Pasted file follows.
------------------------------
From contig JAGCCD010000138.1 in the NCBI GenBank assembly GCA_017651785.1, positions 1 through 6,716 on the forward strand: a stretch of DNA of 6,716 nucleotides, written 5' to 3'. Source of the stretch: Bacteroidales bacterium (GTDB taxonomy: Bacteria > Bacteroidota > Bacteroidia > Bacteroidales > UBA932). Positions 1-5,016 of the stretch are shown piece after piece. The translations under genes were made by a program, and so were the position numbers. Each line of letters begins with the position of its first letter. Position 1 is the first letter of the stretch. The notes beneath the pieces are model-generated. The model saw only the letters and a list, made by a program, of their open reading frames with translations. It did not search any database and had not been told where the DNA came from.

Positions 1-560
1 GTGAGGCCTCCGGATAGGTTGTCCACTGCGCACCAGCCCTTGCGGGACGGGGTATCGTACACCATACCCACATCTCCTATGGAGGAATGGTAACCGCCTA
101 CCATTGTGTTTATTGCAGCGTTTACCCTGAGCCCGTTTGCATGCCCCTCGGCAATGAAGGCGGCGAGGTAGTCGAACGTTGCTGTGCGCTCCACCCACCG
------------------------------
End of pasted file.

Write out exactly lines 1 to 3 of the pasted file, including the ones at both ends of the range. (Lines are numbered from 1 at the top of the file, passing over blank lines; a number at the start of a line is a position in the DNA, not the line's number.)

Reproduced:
From contig JAGCCD010000138.1 in the NCBI GenBank assembly GCA_017651785.1, positions 1 through 6,716 on the forward strand: a stretch of DNA of 6,716 nucleotides, written 5' to 3'. Source of the stretch: Bacteroidales bacterium (GTDB taxonomy: Bacteria > Bacteroidota > Bacteroidia > Bacteroidales > UBA932). Positions 1-5,016 of the stretch are shown piece after piece. The translations under genes were made by a program, and so were the position numbers. Each line of letters begins with the position of its first letter. Position 1 is the first letter of the stretch. The notes beneath the pieces are model-generated. The model saw only the letters and a list, made by a program, of their open reading frames with translations. It did not search any database and had not been told where the DNA came from.

Positions 1-560
1 GTGAGGCCTCCGGATAGGTTGTCCACTGCGCACCAGCCCTTGCGGGACGGGGTATCGTACACCATACCCACATCTCCTATGGAGGAATGGTAACCGCCTA